Insurance costs: Cabinet approves plan to cut personal injury payouts

Tánaiste says the problem of insurance costs for firms and consumers has to change

Tánaiste  Leo Varadkar said for far too long ‘the cost and availability of insurance has been a problem for businesses, consumers and community and voluntary groups’. Photograph: PA

Tánaiste Leo Varadkar said for far too long ‘the cost and availability of insurance has been a problem for businesses, consumers and community and voluntary groups’. Photograph: PA

 

Perjury will be made easier to prosecute and the book of quantum will be replaced with new personal injury award guidelines as part of a plan to tackle insurance costs approved by the Cabinet.

The plan contains 66 actions designed to bring down costs and reduce the pressure on businesses already affected by the Covid-19 pandemic.

As part of the reform plans, Ministers have agreed to replace the book of quantum with new guidelines on the “appropriate” level of personal injury awards.

They also agreed to enhance the role of the Personal Injuries Assessment Board and to place perjury on a statutory footing, making the offence easier to prosecute.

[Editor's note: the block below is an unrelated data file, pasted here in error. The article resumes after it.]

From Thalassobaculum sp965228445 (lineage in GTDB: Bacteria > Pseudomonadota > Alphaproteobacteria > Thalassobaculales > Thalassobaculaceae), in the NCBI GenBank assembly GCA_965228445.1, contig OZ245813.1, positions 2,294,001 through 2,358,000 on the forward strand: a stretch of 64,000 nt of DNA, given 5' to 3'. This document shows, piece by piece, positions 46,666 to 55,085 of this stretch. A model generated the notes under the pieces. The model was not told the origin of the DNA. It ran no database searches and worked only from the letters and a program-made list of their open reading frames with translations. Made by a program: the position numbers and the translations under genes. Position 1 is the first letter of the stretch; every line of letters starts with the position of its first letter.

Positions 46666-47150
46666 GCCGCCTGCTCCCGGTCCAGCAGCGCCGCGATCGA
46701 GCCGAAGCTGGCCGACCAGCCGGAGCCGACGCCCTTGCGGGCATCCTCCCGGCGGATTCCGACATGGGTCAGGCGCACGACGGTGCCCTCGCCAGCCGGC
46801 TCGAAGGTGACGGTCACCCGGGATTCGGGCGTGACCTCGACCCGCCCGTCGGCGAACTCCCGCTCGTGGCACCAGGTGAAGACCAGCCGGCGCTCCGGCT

The Government has decided to “monitor” whether personal injury awards levels need to be capped and to examine dual pricing.

Ministers also agreed to strengthen the enforcement powers of the Competition and Consumer Protection Commission (CCPC).

A new office will be established within Government to “encourage greater insurance market competition.”

Tánaiste and Minister for Enterprise Leo Varadkar said that “things have to change” when it comes to insurance costs.

“For far too long, the cost and availability of insurance has been a problem for businesses, consumers and community and voluntary groups. Things have to change and I am determined that they should change for the better under this new Government,” he said.

“As we re-open our economy once more, businesses and families will face financial pressures, including that of insurance, and it our intention to alleviate that over the coming period.”

Minister for Finance Paschal Donohoe said the insurance industry has a “key role” in helping to reopen the economy and wider society as the country emerges from the pandemic, while Minister for Justice Helen McEntee hailed the plan as ambitious.

“The Perjury and Related Offences Bill will introduce penalties for perjury related offences and there will be enhanced cooperation between An Garda Síochána and the insurance industry to combat insurance fraud,” she said.

Minister of State at the Department of Finance Seán Fleming will next week chair the first meeting of the new cross-departmental office on the topic. The Government will commit to progressing the action plan over an 18 month period.